Unfortunately, only the immediate family knew of the extent of his battle — he had requested that no one else, not even close friends, know the extent of how his treatment was going or even visit him because he knew it would be a gruesome sight — a person undergoing chemotherapy is pretty much ravaged, physically. I think, in case he didn’t make it, he wanted us all to remember him as he was before he went into the hospital. That’s why his death was so sudden us, but not his family. I hadn’t heard from and remembered his request to be left alone so I assumed things were going well (no news is good news, eh?) and the last time I talked to him, he had promised to give me a good time to come up and visit him at the hospital despite his insistence not to allow visits, and his warning that it may not be a pleasant one.
Almost as soon as I arrived home from a business trip in Texas, I found out that he had died, and it was such a surprise that I thought his wife was joking. Luckily, I had come back in time because his funeral was the next morning and I was asked to be one of the pallbearers. I think this was somewhat prophetic because my original plan for my trip to Texas was for me to stay another day but for one reason or another, I decided to leave a day earlier so I could have time to rest up from the trip… Turns out it was just in time for Steven’s funeral. Had I missed it, it would have been even harder on me.
It was a really rough experience for me because I had only found out about his death the day before the funeral and here I was, right in the middle of it all, carrying the casket holding my beloved friend right next to me. It really was too much for me and throughout the funeral my tears were flowing freely. I couldn’t help it, and I had vowed to remain strong, like I always have at many other funerals. It wasn’t to be and I struggled all day, with grief wringing my face and heart at times. I was embarrassed a bit, at first, but that feeling was overwhelmed by my sadness for the loss of Steven. I think everyone understood. His aunt came up to my wife and said, “Bless his heart.” I think the pain and loss on my face was so clear that a few other guys next to me started using their hankies, wiping tears away from their formerly dry eyes. This was the first funeral I’d ever cried in.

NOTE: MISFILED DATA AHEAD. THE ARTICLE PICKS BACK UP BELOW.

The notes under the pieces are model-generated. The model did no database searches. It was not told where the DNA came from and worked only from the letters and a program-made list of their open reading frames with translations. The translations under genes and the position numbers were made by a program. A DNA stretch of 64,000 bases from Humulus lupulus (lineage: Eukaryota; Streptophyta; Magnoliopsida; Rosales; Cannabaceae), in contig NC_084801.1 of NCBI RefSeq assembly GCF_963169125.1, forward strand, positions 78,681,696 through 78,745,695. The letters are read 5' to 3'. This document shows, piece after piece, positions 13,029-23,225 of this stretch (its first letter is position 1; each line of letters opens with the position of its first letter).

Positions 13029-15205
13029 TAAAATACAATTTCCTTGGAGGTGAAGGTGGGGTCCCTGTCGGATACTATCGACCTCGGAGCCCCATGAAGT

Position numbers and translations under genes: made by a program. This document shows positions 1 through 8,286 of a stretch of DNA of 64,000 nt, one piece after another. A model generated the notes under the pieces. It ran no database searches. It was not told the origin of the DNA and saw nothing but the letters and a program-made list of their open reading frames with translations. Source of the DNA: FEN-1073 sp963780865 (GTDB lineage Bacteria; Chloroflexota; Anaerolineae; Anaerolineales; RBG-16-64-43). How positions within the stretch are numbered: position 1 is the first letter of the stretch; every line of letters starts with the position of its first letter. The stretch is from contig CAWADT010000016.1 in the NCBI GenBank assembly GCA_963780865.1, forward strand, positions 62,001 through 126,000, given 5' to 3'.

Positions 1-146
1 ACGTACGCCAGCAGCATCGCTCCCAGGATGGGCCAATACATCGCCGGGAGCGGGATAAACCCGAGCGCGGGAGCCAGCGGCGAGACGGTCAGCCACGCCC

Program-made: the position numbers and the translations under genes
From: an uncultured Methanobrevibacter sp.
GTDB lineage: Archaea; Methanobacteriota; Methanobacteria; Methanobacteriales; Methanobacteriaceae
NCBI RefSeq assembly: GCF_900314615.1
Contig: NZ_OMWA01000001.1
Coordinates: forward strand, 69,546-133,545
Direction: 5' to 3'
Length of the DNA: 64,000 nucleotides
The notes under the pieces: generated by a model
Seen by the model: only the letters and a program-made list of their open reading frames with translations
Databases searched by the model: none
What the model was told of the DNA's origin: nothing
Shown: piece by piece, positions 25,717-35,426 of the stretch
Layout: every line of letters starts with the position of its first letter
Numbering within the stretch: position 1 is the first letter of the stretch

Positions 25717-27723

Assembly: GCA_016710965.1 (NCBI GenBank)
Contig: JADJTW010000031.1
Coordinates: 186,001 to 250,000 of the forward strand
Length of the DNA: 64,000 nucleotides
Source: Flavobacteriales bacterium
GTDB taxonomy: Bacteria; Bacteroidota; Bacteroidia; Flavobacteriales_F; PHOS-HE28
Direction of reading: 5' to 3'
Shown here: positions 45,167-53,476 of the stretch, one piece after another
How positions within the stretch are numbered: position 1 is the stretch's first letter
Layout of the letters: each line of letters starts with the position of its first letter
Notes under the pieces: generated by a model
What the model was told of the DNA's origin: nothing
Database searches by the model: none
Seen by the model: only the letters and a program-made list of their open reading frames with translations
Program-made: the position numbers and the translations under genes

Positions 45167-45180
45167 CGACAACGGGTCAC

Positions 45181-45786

Steven’s wife, Robin, seemed really strong at the funeral. It made sense, though, because she had been through it all, from day one when he went into the hospital for treatment. She had to watch him wither away and die before her very own eyes, for weeks and weeks. Thinking about that makes my anguish a bit more bearable because, my God, think about what she had to go through, in partial secrecy from many of his friends! And, to top it all off, she’s lost a dear and loving husband that she’d been with for so many years… My heart goes out to her and I’ll do what I can to respect Steven’s wishes and look out for her.
And, now, it’s time for me to let go and say “Goodbye, Steven,” as much as I don’t want to let him go. He will always be a large part of my memories, fully cherished. He was a really sweet and wonderful guy — even his face always seemed to glow with laughter, and it wasn’t hard to make him laugh, either. I’d always crack him up every time I saw him, and it was great. Even though we had our occasional differences, communication problems, and misunderstandings , I think we both understood that we were good friends deep down and cared for one another.
I will truly miss him with all my heart and my life will not be the same without him because it had big plans involving him. I’m going to do my best to continue our plans and do what I can to extend Steven’s legacy, and I think he’d like that.
I know that I’ll see him once again when it’s time for me to leave this lifetime and it’ll be a joyous reunion, as with my other long passed away relatives. I also know that he’ll be here, too, while I’m weaving my own life. He’ll be in my heart and mind as well as memories, every day. I can take condolence in the fact that while he’s gone physically, in a spiritual sense, he’ll be far more constantly with me that he was when he was alive.
Most importantly, I can rest assured that Steven has gone to a place where there’s no cancer, where he can really rest in peace and live the life he’s always wanted to live.